Alex Caruso (3% Rostered) – Caruso has been a bright spot for the Lakers off the bench all season. While it doesn’t seem likely that he will get a huge boost in minutes anytime soon, as a deep league steals streamer with the potential to go off for some high-assist games, Caruso has been about as reliable as they come. As a streamer, his ceiling is significantly lower than a guy like Gary Trent or even Shaq Harrison below, but if you are looking for a nice ground ball single instead of a grand slam Caruso is your guy.
Michael Carter-Williams (1% Rostered) – MCW has been stepping up lately, and could begin eating into some of D.J. Augustin’s minutes. Regardless of whether his role expands from here, in roughly 20 minutes per night over the last month Carter-Williams is averaging 3.2 assists and 1.2 steals per night. Not bad for someone who, at the moment, might even be on a few wires in 20-team leagues and deeper. His steal production is more of the peaks and valleys type so proceed with caution in 16-team leagues, but keep MCW in mind if you need a few swipes.
Lugentz Dort (1% Rostered) – Dort has come on lately since usurping Terrance Ferguson’s spot in the starting lineup. In roughly 24 minutes per night over the last two weeks, he is averaging 1.8 steals per game with a bonus 1.0 triples on top. That is fantastic per-minute defensive production, however the rest of his stat set is a barren fantasy wasteland (8.3 points, 2.0 rebounds, 1.3 assists, zero blocks). Also, given his track record of collecting bunches of steals or none, Dort is definitely a high ceiling/low floor type option.
Shaq Harrison (<1% Rostered) – Similar to Arcidiacono, the injury plagued status of the Bulls opens up some minute for Harrison. I’ve long been a fan of his fantasy game, as he has proven game in and game out to be one of the more reliable sources of steals in deep leagues. So far, this recent run of playing time over the past week is no different as he is averaging a steal per game over the last week in only 18 minutes a night. He’s around pretty much everywhere, and is worth a speculative add in 18-team leagues and deeper. In shallower formats, consider him a high-end steals streamer with a rock solid floor.
Chris Boucher (4% Rostered) – Chris Boucher blocks a lot of shots. Over his past three outings he has collected nine blocks. The problem is, his playing time is completely sporadic, and largely dependent on injuries to other bigs in the Raptors rotation. While Gasol is out, Boucer is an elite blocks streamer and even roster-worthy in 16-team leagues. However, once Gasol returns to the lineup, he is just as likely to see a DNP as he is to block two shots in six minutes, making him a super risky streaming option in all formats.
John Henson (2% Rostered) – Good old John Henson is back to his shot blocking specialist ways now that he is freed from the eternal torment that is the Cavs big man rotation. Since joining the Pistons six games back, Henson has blocked eight shots while averaging around 20 minutes per game off the bench. If an extra swat or two is what stands between you and fantasy glory in the playoffs, you could do a lot worse than Henson as a streamer in most deep leagues.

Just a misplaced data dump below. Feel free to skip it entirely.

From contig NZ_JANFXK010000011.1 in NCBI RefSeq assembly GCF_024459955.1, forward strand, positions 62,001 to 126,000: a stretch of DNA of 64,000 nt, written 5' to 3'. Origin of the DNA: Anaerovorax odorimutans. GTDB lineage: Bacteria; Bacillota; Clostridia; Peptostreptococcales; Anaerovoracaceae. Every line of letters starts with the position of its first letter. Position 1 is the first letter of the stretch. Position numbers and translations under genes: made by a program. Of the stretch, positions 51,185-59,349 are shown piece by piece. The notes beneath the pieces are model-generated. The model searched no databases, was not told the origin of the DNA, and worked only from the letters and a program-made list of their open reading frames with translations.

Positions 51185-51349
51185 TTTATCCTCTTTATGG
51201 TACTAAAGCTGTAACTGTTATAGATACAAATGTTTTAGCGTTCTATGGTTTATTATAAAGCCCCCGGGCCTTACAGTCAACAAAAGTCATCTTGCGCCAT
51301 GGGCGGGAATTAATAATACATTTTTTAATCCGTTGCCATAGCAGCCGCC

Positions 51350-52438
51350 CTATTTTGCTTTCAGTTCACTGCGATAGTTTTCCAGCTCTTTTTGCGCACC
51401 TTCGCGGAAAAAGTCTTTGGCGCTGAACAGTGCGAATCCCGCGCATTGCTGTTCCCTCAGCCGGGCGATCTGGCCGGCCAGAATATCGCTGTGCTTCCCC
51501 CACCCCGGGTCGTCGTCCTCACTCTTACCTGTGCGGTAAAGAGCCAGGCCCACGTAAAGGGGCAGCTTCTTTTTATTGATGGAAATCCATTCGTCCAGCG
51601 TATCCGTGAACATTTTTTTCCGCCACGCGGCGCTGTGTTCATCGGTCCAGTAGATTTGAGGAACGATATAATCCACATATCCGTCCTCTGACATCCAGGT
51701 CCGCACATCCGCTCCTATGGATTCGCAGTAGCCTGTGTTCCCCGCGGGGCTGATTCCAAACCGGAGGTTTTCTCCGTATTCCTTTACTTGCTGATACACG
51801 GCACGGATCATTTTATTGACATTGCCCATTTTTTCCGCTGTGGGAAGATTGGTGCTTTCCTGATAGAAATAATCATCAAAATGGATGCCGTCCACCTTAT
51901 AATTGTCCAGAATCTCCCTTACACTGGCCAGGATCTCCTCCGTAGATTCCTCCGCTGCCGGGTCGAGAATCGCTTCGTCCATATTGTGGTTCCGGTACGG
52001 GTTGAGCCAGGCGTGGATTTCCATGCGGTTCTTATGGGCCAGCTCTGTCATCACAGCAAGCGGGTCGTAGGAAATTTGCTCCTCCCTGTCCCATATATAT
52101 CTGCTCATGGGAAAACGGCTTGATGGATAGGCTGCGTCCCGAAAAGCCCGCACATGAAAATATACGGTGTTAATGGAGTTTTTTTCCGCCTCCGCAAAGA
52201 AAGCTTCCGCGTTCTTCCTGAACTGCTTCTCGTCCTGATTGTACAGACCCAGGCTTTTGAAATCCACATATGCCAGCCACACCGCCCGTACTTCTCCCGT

Bismack Biyombo (1% Rostered) – Biyombo drew the start over Cody Zeller in the Hornets’ last outing, and put up a fantastic line with five boards, one steal and four blocks in 27 minutes. The problem is, there is no guarantee that he will see even close to the amount of playing time moving forward even if he continues to start. If you are feeling risky, Biyombo is a great boom or bust blocks streamer this weekend with two games on Friday and Sunday.
Daniel Gafford (1% Rostered) – Gafford is getting plenty of run lately with Wendell Carter Jr. and Lauri Markkanen still on the shelf. Over the last week he is averaging 1.3 blocks per game in around 20 minutes of action per night. He is his own worst enemy at times, fouling himself off the floor, but at least until we know more about WCJ, Gafford is a great source of blocks off the wire in 16-team leagues and deeper. Luke Kornet’s likely season-ending injury helps his case, too.
Grant Williams (1% Rostered) – It has been rough going for the Celtics’ rookie big lately, posting some eye-poppingly bad lines over the last week. Over the past two weeks, pretty much the lone bright spot in his production has been the 0.6 blocks in 15 minutes per night. Williams is pretty much only a break glass in case of emergency type streamer in super deep formats, but at times this season he has been a pretty consistent source of blocks even if nothing else in his fantasy game is working.
Isaac Bonga (<1% Rostered) – Bonga is still super raw, and it shows. However, the Wizards have still been rolling him out for about 20ish minutes per night, and in that time over the last month he is averaging 0.6 blocks per game with 3.8 boards. The blocks come inconsistently, but similar to Williams, if you are absolutely in desperate need of a block or two in 20-team leagues and deeper, Bonga is not a terrible bet given how steady his playing time has been lately.